Threatening mailers circulated by a right-wing advocacy group in Prince William County that contain misinformation about voting have drawn the ire of residents and election officials.
The flyers, distributed by Washington, D.C.-based nonprofit Look Ahead America and operating under the name “Virginia Voter Assistance,” erroneously told voters the government could “seize their assets,” bank accounts and vehicles if they chose not to participate in upcoming elections.
The organization also falsely told residents who don’t vote that as a result they could lose Social Security income, Medicare benefits, unemployment benefits, child custody rights and concealed carry permits.
Prince William County Director of Elections Eric Olsen released a statement on Friday saying residents have called his office concerned about the mailer. Acknowledging the false information contained in the flyers, Olsen said he contacted Commonwealth’s Attorney Amy Ashworth and Look Ahead America leader Matt Braynard, a former Trump campaign staffer, to relay residents’ concerns.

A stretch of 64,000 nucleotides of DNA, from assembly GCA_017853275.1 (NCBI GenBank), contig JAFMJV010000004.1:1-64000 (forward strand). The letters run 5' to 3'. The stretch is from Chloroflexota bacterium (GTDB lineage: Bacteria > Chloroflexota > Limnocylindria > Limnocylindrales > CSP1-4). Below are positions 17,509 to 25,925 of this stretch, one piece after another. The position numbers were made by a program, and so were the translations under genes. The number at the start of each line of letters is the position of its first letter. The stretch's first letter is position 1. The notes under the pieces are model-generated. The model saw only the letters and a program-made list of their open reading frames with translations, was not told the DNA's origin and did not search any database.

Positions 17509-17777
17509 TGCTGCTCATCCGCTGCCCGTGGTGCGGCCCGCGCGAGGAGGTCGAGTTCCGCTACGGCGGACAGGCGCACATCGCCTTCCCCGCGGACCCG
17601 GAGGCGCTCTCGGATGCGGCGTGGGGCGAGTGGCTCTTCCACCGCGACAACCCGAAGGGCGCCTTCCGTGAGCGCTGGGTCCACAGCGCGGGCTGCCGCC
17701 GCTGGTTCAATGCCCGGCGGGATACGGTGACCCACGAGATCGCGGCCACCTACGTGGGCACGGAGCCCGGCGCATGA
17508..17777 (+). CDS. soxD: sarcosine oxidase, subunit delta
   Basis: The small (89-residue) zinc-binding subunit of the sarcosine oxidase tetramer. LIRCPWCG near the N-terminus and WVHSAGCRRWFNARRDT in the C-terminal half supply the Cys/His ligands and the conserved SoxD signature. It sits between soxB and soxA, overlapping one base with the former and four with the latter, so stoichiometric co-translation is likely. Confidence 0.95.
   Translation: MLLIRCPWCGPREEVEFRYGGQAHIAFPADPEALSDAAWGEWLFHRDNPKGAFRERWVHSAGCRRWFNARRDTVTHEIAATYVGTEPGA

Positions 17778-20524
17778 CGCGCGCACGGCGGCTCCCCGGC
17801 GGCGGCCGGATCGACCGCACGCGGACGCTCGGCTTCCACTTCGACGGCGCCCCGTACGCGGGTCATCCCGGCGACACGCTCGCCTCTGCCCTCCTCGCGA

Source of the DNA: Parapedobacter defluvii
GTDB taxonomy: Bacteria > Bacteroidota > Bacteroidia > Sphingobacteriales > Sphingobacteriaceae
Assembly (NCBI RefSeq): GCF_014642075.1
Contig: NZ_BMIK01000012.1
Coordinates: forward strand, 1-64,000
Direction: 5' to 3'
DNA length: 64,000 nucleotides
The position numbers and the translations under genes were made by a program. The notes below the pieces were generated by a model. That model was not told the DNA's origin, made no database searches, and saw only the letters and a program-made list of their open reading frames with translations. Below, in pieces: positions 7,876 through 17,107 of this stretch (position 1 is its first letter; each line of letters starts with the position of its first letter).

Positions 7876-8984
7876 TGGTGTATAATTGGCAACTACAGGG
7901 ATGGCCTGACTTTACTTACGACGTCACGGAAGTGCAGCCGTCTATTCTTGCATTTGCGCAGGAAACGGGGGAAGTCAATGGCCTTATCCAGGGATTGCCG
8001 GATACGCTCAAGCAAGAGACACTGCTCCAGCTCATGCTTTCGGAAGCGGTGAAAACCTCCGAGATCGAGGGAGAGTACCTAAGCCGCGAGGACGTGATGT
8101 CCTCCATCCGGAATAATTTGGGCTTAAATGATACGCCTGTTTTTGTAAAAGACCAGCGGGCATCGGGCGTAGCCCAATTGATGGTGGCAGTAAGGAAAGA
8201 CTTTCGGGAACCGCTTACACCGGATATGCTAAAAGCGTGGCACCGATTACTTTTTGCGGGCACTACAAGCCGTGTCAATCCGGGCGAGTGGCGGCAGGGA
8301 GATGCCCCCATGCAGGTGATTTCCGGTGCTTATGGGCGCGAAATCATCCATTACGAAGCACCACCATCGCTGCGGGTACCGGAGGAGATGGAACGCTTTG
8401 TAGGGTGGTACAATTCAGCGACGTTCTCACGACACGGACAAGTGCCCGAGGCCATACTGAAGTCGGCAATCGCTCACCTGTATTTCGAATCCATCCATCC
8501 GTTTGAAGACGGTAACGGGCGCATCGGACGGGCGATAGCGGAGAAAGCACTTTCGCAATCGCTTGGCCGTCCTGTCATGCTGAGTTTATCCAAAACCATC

“Should you decide not to vote, you can make that choice knowing that no government official is going to show up at your house the following week to revoke your medical coverage, seize your assets, or take your family pet as a result,” Olsen said. “That is not how voting works, and we would counsel organizations to be considerate and careful in how they message voters.”
The nonprofit responded in a statement defending the mailers and calling on Olsen to recant his statement.
“Virginia Voter Assistance’s efforts in Virginia are entirely truthful and within the law, and Registrar Olsen would make better use of his time helping voters cast their ballots rather than attempting to suppress our voter turnout effort with obviously false claims,” the group said.
The nonprofit began last month sending mailers and door-knocking across the increasingly Democratic county to reach conservative voters who may have skipped out in recent elections. Specifically, the organization is targeting in and around Manassas in areas Braynard described as “disaffected patriotic Americans of rural and blue-collar backgrounds” who are typically not fully college-educated and often work in manufacturing, trades or agriculture.